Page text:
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Alumni Profile: Gavin Lurssen '91

The Masterer's Touch

by Mark Small '73

 
  Mastering engineer Gavin Lurssen
  Photo by jasonvaughnart.com

According to mastering engineer Gavin Lurssen, people in his line of work used to inhabit the background of the music industry. "Nobody used to care about mastering engineers," Lurssen says. "But now everyone wants to know what we think. All of the mastering houses I know of are doing well because more music is being made and consumed now than ever before. Everything you hear has been mastered. Music needs that process to become ready for the market."

Lurssen is among a small, exclusive group of mastering engineers who add the finishing touches to top albums and soundtracks before CDs are manufactured and released to the public. They set the overall volume level of a recording; correct the balance between the right and left sides; add reverb, EQ, and other processing; and are the last people in the production sequence to affect a recording's sound quality.

"For some projects, the schedules are so tight and the producers so busy that an album might go to the stores before the producer ever hears what you did," says Lurssen. "For high-profile records, there's no time to send it back for additional tweaking. You have to get it right the first time."

And indeed, Lurssen has a reputation for doing just that. Consequently, he's gained the trust of many top producers who have called on him to work on albums by such artists as Jackson Browne, James Taylor, Leo Kottke, Bad Religion, Green Day, P.O.D., blink-182, Ben Harper, Elvis Costello, Quincy Jones, and scores of others (see www.lurssenmastering.com for a list of his credits).

In 2001, when the National Academy of Recording Arts and Sciences first recognized mastering engineers for work in the Album of the Year category, Lurssen was the first mastering engineer to receive a Grammy. That award was for mastering T Bone Burnett's production of the soundtrack for the film O Brother, Where Art Thou? Lurssen collected a second award for mastering Martin Scorsese Presents the Blues: A Musical Journey, the best historical album of 2003.

"When I got the first Grammy, people asked if I was going to raise my prices," Lurssen says. "I said, 'Absolutely not.' As flattering and meaningful as it was to get it, a Grammy doesn't change the value I assign to what I do."

But becoming a mastering engineer was by no means a lifelong dream for Lurssen. In June of 1991, with his degree in film scoring in hand, he left his parents' home in Washington, D.C., for Los Angeles. "I wanted to get into the music business, I didn't care how," he says. "I packed my futon, clothes, cassette tapes, and guitar and drove across the country." Somehow, with only $700 in his pocket and no job or credit cards, he found a place to live.

He started doing office work in Hollywood at the Mastering Lab, owned by legendary mastering engineer Doug Sax. After Lurssen had been there a year, one of the mastering engineers left. "I went to Doug and told him I could do that work," says Lurssen. "He just said, 'Aw, get out of here.' I was only 24 and didn't take no for an answer. I started hanging out in the mastering room, watching how things were done and giving my opinions."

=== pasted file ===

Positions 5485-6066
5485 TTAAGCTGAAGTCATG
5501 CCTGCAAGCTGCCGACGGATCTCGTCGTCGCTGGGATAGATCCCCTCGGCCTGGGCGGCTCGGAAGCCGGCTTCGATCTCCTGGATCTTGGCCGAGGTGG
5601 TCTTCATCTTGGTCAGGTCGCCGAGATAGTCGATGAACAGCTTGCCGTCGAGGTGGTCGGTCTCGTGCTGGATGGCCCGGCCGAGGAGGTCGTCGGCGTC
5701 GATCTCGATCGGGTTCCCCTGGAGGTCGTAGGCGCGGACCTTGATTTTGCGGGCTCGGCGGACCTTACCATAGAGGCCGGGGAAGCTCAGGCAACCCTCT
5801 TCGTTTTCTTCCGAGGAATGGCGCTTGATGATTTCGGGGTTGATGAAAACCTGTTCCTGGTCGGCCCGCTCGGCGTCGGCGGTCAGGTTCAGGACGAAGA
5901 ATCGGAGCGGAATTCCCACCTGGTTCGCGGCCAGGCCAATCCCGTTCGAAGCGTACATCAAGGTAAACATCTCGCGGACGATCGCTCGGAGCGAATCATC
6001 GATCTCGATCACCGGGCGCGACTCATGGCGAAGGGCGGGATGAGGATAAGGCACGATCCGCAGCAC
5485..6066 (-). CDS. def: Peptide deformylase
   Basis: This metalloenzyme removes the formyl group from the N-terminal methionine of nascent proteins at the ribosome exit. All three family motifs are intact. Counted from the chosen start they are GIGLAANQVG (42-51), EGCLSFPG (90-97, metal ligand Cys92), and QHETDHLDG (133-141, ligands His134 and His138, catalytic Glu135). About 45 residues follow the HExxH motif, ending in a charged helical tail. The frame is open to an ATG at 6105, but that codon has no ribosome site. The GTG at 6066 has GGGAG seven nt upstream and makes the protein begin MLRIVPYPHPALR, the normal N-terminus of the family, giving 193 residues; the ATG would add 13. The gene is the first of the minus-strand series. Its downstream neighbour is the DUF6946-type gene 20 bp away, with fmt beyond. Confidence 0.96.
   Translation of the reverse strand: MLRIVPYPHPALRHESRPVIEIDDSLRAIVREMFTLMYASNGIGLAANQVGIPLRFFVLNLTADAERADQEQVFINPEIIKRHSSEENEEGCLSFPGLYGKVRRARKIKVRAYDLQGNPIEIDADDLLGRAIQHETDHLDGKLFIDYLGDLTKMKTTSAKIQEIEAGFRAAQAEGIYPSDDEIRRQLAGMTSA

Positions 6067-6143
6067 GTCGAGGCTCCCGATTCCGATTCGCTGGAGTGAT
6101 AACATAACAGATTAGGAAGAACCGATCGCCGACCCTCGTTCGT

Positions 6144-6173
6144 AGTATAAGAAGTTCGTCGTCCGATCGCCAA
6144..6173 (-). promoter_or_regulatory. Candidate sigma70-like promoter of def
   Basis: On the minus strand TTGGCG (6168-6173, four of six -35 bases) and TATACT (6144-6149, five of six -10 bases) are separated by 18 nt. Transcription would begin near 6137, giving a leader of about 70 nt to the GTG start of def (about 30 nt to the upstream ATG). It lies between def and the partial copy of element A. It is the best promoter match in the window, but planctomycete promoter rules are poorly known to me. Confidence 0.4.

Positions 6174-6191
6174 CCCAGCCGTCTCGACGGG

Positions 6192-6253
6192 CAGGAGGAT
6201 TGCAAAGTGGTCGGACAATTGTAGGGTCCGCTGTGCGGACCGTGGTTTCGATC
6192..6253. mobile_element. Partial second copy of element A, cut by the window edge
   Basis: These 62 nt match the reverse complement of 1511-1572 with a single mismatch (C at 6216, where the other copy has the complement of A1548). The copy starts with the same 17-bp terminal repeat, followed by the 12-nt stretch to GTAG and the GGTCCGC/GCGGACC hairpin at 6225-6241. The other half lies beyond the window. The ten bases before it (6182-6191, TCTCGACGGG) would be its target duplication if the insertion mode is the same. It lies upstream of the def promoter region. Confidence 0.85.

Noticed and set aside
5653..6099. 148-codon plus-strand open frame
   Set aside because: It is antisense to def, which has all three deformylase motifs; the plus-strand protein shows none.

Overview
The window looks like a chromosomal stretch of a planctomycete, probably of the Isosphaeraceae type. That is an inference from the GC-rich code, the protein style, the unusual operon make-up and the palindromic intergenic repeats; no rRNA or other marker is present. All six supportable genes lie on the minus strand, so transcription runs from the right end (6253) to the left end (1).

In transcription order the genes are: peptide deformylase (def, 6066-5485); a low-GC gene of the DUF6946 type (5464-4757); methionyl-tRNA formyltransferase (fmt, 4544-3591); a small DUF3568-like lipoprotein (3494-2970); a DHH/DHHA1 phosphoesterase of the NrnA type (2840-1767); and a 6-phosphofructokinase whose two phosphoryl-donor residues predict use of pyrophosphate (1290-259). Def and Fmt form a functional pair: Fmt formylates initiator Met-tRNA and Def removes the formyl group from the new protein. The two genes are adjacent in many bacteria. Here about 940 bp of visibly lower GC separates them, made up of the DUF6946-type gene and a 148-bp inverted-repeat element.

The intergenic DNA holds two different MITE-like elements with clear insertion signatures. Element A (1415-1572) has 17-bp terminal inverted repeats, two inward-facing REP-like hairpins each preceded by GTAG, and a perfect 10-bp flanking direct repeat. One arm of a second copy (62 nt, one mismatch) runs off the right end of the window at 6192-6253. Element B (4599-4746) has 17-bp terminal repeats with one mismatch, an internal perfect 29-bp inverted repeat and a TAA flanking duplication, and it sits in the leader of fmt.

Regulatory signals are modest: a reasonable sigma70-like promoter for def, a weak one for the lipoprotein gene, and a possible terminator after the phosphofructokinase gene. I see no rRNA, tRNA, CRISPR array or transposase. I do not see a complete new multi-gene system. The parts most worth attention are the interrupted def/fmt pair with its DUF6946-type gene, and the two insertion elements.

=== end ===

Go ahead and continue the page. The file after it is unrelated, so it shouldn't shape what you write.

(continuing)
Lurssen got a break when producer George Massenburg offered him the chance to master the James Taylor (Live) album in 1993. Massenburg liked the results, and the record sold well. "This is a service business, and George felt I'd served him well," Lurssen says. "Once others in the industry heard that he liked my work, they booked me to do their records. Things started to build."

Ultimately Lurssen worked for Doug Sax for 15 years and picked up key elements of his mastering style, including simplifying the signal path to reduce noise. "From Doug I learned the importance of eliminating things from the analog chain that don't need to be there. For instance, the signal may be routed through equipment that's switched off. If you connect only to the gear that's needed, you get a cleaner chain."

Then, in December of 2006, Lurssen opened his own studio. "For years, I'd been buying my own equipment and working on projects independently at the Mastering Lab," he says. "So when I opened my own place, it wasn't like starting over. I thought I would lose about 50 percent of my business the first year, but I actually had an increase. I've built long-standing, trusting relationships, and my clients followed me to my own studio."

Accordingly, the schedule at Lurssen Mastering is heavily booked, and that's the way the proprietor likes it. "I put in long hours and I haven't had a day off in two weeks," Lurssen says. "But I'm not complaining. I find this very exciting. I'm building my brand."

Lurssen has made a reputation in the business during a time when technology has changed the landscape. He's seen engineers and studios go under with the home-studio boom, but remains upbeat about his future. He frequently participates in panel discussions about how people can make money in the music business given the current state of the industry. "No one has all the answers to these questions," he says. "I'm in a service business comparable to the guys during the gold rush who were selling shovels and tents. I'm not digging for the gold. I'm not the rock star. I'm in the support business around them, and what I do is very satisfying."